‘Ginger Snaps’ and the Unholy Mysteries of the Werewolf
Jul 16, 2019 by Nick Staff on The Nickelodeon Blog
By Alice Lilitu.
With the Nick After Hours series, we aim to show weird genre fiction with a deeper relevance. Next up is Ginger Snaps this Friday, July 19th.
Ginger Snaps is simultaneously a cheeky genre-aware horror and morose coming-of-age story that doesn’t shy away from how horrible teenagers generally are to each other and how scary it is to be one. The story is a play of fantasy horror tropes and folklore that metaphorize, but don’t quite break down simply into, the various mundane struggles of growing up. In this, it is reminiscent of the best standalone episodes of Buffy the Vampire Slayer. But it’s better in that it’s more focused and the stakes are higher, and for my money, it ranks much higher on the “Is this real magic?” scale as well. No spoilers, but the McGuffin that emerges midway through involves some pretty genuine folk magic.
One of the central allegorical conceits of the movie, linking the werewolf transformation with the menstrual cycle, has some roots in genuine occultism as well. The use of menstrual blood in ritual magic and witchcraft, often called Basilisk’s blood or Saturn’s blood, has a long and polysemic history. It’s used in love spells in a variety of folk traditions, as we see in the recent Midsommar (yes, most of the magic in that movie is real). It is also used in complex and often very secret ritual magic rites that glyph knowledge obtained from the fallen angels from a time “before the flood.” This kind of menstrual blood magic has an interesting relevance here, as it is often used to provoke transformation. Sometimes, even into an animal associated with a particular deity and its powers.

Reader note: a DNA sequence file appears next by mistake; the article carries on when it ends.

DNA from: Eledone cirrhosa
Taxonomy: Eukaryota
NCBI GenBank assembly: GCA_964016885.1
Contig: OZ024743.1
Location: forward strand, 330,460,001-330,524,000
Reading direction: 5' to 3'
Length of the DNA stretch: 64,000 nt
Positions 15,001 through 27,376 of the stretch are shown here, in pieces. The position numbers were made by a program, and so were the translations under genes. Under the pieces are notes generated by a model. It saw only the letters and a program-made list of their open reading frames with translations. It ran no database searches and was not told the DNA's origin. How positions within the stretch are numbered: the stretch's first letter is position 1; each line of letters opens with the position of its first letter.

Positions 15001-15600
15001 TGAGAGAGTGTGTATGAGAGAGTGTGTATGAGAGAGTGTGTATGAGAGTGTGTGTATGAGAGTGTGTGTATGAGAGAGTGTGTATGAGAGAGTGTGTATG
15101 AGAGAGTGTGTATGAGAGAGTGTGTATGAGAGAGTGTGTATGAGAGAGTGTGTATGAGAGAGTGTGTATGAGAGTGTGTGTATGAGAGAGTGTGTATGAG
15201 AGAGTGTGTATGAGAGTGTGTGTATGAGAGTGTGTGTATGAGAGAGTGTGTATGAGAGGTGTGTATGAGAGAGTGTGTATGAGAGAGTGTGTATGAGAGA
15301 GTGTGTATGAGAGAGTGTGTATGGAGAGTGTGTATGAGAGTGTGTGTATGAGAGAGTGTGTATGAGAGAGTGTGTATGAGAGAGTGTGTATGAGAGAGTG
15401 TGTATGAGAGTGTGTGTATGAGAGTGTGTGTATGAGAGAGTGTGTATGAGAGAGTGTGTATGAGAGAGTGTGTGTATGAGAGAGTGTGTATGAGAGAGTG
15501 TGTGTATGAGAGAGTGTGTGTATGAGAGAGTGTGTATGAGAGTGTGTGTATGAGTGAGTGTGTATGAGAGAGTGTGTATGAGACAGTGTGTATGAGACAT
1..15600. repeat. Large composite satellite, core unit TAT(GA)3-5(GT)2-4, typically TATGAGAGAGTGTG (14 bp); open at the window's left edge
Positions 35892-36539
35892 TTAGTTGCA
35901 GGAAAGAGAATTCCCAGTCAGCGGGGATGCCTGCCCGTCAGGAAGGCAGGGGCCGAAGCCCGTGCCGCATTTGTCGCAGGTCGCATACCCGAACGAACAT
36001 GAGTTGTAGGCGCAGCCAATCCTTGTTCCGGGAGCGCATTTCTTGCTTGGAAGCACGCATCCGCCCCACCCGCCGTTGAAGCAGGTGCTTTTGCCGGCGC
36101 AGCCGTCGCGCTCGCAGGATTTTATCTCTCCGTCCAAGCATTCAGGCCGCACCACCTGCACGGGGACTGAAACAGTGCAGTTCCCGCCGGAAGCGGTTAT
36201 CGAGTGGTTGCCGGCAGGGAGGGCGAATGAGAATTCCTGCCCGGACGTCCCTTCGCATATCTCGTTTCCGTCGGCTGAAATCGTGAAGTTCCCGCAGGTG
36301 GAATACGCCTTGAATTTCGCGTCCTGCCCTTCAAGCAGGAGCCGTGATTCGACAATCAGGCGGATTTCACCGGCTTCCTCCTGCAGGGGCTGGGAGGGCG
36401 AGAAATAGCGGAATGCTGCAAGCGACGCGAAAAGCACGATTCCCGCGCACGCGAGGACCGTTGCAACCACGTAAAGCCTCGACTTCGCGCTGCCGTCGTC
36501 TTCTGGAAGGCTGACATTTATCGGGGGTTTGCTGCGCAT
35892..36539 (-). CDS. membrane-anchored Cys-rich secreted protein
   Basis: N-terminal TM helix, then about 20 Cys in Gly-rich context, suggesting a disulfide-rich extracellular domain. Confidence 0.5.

In Apocalyptic Witchcraft, Peter Grey traces a poetic trajectory of the anthropological record regarding transformation into wolves. This rite links itself to the menstrual cycle and to cycles of the moon. It dramatizes the hunt and the breaking of taboos, particularly the eating of raw flesh. It involves hallucinogens, animal skins, nudity, and contact with the Mother of Beasts. It is often unclear which parts of the experience are psychic and which are physical, but the powers it confers are very real. And the first opportunity to undergo this initiation occurs in adolescence, although for many of us in “the West” it tends to happen much later.
I don’t think Ginger Snaps necessarily intends to reference all of this, but this is the current, the river of blood in which it swims. This is true of the werewolf myth in general, and in providing a particularly insightful take on that story the movie reveals and embodies a touch of that complexity. This is what genre cinema offers at its best, a mirror of the collective unconscious.
And take note of our drink special for the evening as well: Under the Blood Moon.
For more on the magical traditions described, see the aforementioned Apocalyptic Witchcraft and Peter Mark Adam’s The Game of Saturn.